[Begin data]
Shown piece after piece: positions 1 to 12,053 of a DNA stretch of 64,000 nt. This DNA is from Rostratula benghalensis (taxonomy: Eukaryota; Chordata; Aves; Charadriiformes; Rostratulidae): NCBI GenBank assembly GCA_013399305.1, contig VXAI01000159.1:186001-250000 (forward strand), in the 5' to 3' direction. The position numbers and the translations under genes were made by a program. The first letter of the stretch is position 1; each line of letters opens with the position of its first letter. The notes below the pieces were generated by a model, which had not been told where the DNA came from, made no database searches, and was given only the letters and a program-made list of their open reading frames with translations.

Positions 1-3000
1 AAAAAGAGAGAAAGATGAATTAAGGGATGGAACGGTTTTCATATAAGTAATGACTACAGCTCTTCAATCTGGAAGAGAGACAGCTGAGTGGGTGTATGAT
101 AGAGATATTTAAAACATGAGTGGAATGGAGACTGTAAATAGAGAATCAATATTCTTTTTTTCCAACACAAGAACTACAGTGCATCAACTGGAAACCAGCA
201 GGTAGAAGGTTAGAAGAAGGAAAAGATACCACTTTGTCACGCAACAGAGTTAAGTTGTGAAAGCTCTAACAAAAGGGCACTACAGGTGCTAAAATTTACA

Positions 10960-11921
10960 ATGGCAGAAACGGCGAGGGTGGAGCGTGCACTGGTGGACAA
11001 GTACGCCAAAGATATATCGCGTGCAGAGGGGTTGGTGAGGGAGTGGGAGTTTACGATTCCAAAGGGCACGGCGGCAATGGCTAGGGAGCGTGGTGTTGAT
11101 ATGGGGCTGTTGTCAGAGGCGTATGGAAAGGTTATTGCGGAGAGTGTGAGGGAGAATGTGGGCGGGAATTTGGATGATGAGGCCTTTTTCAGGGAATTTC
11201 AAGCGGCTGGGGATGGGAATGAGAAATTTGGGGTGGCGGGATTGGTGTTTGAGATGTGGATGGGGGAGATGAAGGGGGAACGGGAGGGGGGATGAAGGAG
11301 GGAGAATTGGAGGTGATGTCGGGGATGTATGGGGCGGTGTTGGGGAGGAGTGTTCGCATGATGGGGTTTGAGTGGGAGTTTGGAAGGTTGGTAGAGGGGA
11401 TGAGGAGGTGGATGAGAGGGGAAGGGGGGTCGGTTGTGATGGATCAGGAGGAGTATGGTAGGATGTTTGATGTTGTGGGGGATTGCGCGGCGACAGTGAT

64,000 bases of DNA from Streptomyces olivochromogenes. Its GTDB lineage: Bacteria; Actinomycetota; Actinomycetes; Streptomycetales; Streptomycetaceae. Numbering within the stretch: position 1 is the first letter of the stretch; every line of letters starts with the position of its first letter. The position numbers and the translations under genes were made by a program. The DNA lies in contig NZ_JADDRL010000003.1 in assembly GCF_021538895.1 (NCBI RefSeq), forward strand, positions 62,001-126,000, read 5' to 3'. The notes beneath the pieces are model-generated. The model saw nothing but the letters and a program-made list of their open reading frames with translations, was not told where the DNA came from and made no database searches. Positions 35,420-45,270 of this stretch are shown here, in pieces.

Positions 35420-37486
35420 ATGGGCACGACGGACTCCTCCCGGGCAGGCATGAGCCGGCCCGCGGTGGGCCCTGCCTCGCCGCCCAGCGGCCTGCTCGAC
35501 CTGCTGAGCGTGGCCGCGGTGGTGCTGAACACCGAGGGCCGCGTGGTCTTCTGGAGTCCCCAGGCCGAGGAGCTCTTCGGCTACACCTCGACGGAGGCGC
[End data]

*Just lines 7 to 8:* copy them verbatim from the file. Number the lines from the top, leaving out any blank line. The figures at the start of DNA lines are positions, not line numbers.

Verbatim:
10960 ATGGCAGAAACGGCGAGGGTGGAGCGTGCACTGGTGGACAA
11001 GTACGCCAAAGATATATCGCGTGCAGAGGGGTTGGTGAGGGAGTGGGAGTTTACGATTCCAAAGGGCACGGCGGCAATGGCTAGGGAGCGTGGTGTTGAT